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Spotify – how it all started

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Background to the Spotify success story

Background to the Spotify success story


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    • 1. Spotify – how it all started DevCon 2010 Andreas Ehn ehn@a8n.se Twitter: @ehn CC0 and in the public domain to the extent possible
    • 2. Spotify All the world’s music anywhere, anytime Online music streaming Better than piracy
    • 3. Background Founded spring 2006 by Daniel Ek and Martin Lorentzon Got going August 2006 with a small tech team mostly from KTH, six people in total Launched private beta for friends and family in May 2007
    • 4. About 20 people by summer 2008 First external financing round in summer 2008: Northzone and Creandum Launched publicly in October 2008 About 40 people at launch
    • 5. August 2008
    • 6. Second external financing round in summer 2009: Wellington and Horizons Mobile apps released in fall 2009 (first iPhone and Android, then S60)
    • 7. Almost 10 million users in seven markets 9.5 million songs Offices in Stockholm, Oslo, London, New York, Paris, Madrid, Amsterdam About 220 people in the company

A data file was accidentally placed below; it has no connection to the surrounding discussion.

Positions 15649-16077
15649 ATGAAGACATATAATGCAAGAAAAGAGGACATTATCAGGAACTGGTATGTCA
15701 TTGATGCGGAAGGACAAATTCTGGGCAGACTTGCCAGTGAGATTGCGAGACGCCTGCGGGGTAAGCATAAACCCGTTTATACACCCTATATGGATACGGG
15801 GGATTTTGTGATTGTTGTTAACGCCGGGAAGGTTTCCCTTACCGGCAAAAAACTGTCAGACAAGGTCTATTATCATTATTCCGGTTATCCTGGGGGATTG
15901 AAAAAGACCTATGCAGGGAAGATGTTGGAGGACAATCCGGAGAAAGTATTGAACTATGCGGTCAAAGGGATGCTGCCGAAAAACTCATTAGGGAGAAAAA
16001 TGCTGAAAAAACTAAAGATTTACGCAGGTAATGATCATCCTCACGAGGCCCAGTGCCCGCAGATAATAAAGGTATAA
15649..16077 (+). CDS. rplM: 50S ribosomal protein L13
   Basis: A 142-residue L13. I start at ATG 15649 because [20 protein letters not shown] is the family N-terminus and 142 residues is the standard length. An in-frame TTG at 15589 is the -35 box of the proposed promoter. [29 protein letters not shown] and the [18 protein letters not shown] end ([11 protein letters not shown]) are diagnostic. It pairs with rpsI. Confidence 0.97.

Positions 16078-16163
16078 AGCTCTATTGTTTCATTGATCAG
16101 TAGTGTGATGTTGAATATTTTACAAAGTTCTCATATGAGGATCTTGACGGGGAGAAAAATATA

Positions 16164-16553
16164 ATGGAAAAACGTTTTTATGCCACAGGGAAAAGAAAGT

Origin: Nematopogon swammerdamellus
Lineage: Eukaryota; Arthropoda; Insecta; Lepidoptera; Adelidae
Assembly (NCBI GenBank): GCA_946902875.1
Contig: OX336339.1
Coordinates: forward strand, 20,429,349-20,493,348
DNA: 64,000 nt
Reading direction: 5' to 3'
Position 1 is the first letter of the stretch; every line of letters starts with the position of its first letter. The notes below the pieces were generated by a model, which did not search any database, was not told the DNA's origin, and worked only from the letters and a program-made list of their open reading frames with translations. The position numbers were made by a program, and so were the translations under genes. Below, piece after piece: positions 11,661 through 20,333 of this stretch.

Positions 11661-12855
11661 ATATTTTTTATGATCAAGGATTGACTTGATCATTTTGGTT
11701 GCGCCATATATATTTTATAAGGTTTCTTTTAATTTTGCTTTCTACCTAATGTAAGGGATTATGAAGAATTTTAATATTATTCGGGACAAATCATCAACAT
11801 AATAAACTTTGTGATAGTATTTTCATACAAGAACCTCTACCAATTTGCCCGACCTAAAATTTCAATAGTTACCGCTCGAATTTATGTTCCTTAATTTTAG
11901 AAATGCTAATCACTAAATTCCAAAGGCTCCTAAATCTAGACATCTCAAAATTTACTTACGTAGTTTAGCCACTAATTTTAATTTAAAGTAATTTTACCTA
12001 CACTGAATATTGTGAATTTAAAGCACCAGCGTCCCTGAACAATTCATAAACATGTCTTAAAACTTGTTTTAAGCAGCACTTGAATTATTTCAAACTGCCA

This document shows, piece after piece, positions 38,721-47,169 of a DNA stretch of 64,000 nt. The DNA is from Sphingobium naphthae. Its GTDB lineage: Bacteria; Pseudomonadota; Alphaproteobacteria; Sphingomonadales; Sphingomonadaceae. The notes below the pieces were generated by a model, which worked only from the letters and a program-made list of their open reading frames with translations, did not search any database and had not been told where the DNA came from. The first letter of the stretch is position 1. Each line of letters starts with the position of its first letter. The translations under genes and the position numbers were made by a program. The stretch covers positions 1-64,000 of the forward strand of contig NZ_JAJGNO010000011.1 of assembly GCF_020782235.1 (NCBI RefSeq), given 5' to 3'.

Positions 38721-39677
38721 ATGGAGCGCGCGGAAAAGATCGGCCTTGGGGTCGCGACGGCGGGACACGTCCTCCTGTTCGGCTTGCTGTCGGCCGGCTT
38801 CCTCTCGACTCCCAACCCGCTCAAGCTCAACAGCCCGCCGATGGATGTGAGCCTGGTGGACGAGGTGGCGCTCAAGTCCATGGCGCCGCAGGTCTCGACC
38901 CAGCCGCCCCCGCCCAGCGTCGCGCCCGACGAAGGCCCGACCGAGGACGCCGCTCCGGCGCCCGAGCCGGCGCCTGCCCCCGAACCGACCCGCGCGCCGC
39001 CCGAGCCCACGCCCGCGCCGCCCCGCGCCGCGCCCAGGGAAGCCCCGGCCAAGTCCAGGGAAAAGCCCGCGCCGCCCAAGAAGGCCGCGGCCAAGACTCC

• 8. The challenge Music is ubiquitous and in practice essentially free on the Internet The music industry’s response – DRM and lawsuits – alienates customers and causes more problems for legitimate users than pirates
    • 9. The opportunity Despite music’s being free, the user experience was bad Accessing music from different places and devices was cumbersome User’s should be willing to pay – with their attention or their wallet – for something better
    • 10. The solution Move from a distribution model based on ownership to one based on access Make it ubiquitous Make it free or significantly better than free alternative to create an incentive to pay
    • 11. Scalable backend P2P Internet client client client Spotify protocol access access point point Spotify backend mostly HTTP user user tracker search storage service state selection of backend services (some are independent; other have interdependencies)
    • 12. Instant playback
    • 13. Efficient distribution
    • 14. Conclusions Fighting what users want is a losing game “Don’t bet against the Internet” – Google’s CEO Eric Schmidt Identify what’s bad about the current user experience and figure out how to improve it – without losing the good parts Spend your marketing dollars on product development
    • 15. Thanks! Andreas Ehn <ehn@a8n.se> Twitter: @ehn CC0 and in the public domain to the extent possible (photos, screen shots, trademarks and logos owned by Spotify of course)